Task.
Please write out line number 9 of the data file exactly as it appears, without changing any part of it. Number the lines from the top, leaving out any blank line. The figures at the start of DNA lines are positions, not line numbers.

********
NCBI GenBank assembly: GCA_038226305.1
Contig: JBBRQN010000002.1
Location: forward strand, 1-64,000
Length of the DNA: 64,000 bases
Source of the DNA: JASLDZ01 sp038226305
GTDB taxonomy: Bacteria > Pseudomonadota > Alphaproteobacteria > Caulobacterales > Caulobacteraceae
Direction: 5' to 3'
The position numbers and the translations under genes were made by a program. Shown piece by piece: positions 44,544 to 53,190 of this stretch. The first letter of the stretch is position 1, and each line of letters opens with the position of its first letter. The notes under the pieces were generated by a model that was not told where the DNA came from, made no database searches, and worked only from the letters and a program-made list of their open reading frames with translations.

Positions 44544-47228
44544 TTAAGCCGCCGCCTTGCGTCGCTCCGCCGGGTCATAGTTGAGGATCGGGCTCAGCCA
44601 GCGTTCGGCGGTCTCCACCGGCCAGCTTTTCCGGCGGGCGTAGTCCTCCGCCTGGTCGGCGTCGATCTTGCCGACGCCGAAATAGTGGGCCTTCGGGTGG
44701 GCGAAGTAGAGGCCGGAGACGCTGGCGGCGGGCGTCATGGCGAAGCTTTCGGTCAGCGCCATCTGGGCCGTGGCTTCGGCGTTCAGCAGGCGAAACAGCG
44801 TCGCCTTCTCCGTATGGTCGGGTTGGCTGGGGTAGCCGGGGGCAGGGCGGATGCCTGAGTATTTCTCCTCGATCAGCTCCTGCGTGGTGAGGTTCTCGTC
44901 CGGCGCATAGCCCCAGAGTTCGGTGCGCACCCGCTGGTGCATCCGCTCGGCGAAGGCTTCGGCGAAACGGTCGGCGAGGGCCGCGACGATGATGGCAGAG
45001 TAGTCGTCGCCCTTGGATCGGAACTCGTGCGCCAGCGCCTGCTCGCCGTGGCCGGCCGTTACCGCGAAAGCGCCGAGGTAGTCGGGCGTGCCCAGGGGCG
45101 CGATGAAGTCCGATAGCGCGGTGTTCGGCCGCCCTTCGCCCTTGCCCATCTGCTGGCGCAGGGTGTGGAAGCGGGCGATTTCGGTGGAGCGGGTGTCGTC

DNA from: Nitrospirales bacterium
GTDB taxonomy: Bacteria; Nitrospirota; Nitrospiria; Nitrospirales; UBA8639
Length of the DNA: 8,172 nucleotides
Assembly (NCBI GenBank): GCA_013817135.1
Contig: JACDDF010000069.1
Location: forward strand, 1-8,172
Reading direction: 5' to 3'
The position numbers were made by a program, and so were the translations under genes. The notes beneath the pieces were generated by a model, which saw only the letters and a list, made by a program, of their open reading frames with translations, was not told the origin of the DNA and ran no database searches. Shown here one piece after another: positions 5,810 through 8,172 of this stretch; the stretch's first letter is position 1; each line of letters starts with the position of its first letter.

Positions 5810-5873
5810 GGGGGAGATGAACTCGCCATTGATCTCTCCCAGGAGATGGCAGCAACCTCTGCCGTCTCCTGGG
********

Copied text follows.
Positions 44544-47228